The United States and Russia have brokered a ceasefire deal with regional powers in southwestern Syria, U.S. officials told Reutersand the Associated Press on July 7, defusing the escalating tensions between the two militaries over the fate of the war-torn country in recent weeks.
News of the ceasefire came amid President Donald Trump and Russia President Vladimir Putin's first official bilateral meeting at this year's G20 Summit in Hamburg, Germany, an unusually lengthy visit clouded by increasing political and legal concerns stemming from the Trump campaign's alleged ties to Russian government officials during the 2016 presidential election.
The focus of the ceasefire centers on the southern part of the country, where pro-regime militias have repeatedly invaded deconfliction zones near the At Tanf garrison established by the U.S-led coalition fighting against ISIS. The Associated Press reports that Jordan and Israel, which borders the region, have joined the agreement to prevent the warfare between Syria's various domestic and international forces from spilling into their territory.
Tensions between the U.S. and Russia reached a boiling point in mid-June after a U.S. F/A-18E Super Hornet shot down a Syrian Air Force Su-22 that bombarded coalition-backed Syria Democratic Forces fighters outside the established deconfliction zone of Ja'Din. In retaliation, Russia threatened to target U.S. and coalition aircraft flying west of the Euphrates River.
(The Associated Press rightly points out that the pro-regime incursions into coalition deconfliction zones are a different matter than the “de-escalation zones” established in an agreement between Russia, Turkey and Iran, a deal the U.S. is not party to.)
It is unclear how this cease-fire would affect U.S. and coalition combat against ISIS as part of Operation Inherent Resolve, particularly the crucial siege currently underway against the jihadis' last major stronghold of Raqqa, in the north. Public affairs officials with U.S. Central Command and OIR referred Task & Purpose to the State Department, which did not immediately respond to requests for comment.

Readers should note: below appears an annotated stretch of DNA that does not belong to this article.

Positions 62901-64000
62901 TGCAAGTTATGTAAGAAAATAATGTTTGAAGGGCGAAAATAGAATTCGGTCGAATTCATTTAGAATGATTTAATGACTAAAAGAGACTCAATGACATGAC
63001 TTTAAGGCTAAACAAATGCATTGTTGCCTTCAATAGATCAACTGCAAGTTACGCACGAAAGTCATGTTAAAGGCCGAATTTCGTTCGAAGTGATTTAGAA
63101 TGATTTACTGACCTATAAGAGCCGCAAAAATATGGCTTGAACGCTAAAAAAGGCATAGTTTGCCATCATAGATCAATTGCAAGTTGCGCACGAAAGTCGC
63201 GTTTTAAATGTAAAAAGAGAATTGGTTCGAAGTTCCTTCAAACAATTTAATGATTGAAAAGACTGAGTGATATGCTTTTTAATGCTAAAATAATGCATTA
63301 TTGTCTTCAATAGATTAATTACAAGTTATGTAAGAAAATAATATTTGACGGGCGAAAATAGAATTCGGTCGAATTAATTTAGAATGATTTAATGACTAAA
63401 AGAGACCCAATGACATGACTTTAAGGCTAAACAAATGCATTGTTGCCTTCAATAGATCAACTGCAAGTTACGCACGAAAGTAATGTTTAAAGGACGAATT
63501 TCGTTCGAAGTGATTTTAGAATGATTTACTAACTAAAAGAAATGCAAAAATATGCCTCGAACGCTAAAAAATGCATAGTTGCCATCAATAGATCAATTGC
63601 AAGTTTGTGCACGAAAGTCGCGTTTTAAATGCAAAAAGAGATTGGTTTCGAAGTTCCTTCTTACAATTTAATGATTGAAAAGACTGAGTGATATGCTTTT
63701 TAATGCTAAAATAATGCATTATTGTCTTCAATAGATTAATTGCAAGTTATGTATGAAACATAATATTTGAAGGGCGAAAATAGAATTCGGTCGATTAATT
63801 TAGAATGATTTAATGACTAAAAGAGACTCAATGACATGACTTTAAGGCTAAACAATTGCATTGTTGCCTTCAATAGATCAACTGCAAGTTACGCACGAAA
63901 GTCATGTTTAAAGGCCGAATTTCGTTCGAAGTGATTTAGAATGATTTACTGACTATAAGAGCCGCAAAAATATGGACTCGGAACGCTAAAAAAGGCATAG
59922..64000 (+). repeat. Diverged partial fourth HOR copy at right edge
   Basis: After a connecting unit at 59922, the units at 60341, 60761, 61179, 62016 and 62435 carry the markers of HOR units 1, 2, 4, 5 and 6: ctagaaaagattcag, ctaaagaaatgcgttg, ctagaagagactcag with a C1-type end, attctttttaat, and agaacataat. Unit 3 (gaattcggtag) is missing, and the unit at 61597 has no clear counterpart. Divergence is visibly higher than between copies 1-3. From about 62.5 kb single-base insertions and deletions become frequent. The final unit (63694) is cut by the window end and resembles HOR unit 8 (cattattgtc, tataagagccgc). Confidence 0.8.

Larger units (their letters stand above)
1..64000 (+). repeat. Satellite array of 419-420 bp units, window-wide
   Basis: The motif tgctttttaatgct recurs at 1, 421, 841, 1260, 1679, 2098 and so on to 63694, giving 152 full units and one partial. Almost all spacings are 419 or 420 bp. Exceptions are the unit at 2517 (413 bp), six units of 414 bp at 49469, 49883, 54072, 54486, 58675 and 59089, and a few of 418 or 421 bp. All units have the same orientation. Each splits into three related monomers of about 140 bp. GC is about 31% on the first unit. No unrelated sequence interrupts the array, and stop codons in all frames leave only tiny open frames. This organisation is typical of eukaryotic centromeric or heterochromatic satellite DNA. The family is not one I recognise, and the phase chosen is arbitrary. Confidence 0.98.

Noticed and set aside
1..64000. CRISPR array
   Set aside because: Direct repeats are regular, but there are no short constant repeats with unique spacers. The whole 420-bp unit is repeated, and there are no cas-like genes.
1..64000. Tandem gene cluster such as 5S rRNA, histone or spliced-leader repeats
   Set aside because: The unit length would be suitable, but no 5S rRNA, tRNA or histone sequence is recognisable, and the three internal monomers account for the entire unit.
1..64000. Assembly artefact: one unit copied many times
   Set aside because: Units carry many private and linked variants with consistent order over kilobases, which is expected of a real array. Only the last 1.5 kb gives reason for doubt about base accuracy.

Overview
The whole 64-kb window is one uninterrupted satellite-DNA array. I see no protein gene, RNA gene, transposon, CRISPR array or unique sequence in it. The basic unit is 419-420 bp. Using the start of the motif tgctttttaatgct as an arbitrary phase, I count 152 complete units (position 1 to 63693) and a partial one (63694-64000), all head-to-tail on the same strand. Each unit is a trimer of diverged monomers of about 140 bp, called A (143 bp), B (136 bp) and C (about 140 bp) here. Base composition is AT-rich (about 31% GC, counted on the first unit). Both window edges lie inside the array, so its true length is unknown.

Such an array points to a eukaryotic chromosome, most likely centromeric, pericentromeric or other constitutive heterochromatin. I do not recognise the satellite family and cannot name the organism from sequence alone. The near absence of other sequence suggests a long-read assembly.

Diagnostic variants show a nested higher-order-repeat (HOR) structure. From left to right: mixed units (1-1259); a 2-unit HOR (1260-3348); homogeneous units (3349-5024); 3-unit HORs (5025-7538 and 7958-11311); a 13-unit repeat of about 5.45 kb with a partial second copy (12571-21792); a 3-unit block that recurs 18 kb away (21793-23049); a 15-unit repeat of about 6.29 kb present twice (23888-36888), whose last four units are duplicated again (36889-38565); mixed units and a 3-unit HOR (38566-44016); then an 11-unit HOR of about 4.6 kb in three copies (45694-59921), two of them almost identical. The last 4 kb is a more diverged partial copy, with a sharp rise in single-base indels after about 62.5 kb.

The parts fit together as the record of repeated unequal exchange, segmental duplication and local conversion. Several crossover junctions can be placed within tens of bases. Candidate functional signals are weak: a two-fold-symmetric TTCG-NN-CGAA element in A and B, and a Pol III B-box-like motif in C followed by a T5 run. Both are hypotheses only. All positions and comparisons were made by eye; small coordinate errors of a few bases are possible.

"The continued use of CW in Iraq and Syria provides a sobering reminder of the challenges that remain," wrote acting Assistant Secretary of State Anita Friedt. "We urge the international community to stand with us and speak with one voice against CW use anywhere, by anyone."
Benjamin Franklin nailed it when he said, "Fatigue is the best pillow." True story, Benny. There's nothing like pushing your body so far past exhaustion that you'd willingly, even longingly, take a nap on a concrete slab.
U.S. Coast Guard Petty Officer 2nd Class Karl Munson pilots a 26-foot boat while Petty Officer 2nd Class Gabriel Diaz keeps an eye on a boarding team who is inspecting a 79-foot shrimp boat in the Gulf of Mexico, off the coast of New Orleans, La., on April 27, 2005
Radio transmissions to the U.S. Coast Guard are usually calls for help from boaters, but one captain got on the radio recently just to say thanks to the men and women who are currently working without pay.
DOVER AIR FORCE BASE, Del (Reuters) - U.S. President Donald Trump traveled to Dover Air Force Base in Delaware on Saturday to receive the remains of four Americans killed in a suicide bombing in northern Syria.
Trump, locked in a battle with congressional Democrats that has led to a nearly month-long partial government shutdown, announced his trip via a pre-dawn tweet, saying he was going "to be with the families of 4 very special people who lost their lives in service to our Country!"
Former President George W. Bush is calling for an end to the partial government shutdown, which is about to hit the one-month mark and is currently the longest shutdown in US history.
In an appeal made on Instagram, the 43rd president called on "leaders on both sides to put politics aside, come together, and end this shutdown." The caption was posted with an image of him and former First Lady Laura Bush giving pizza to their Secret Service detail.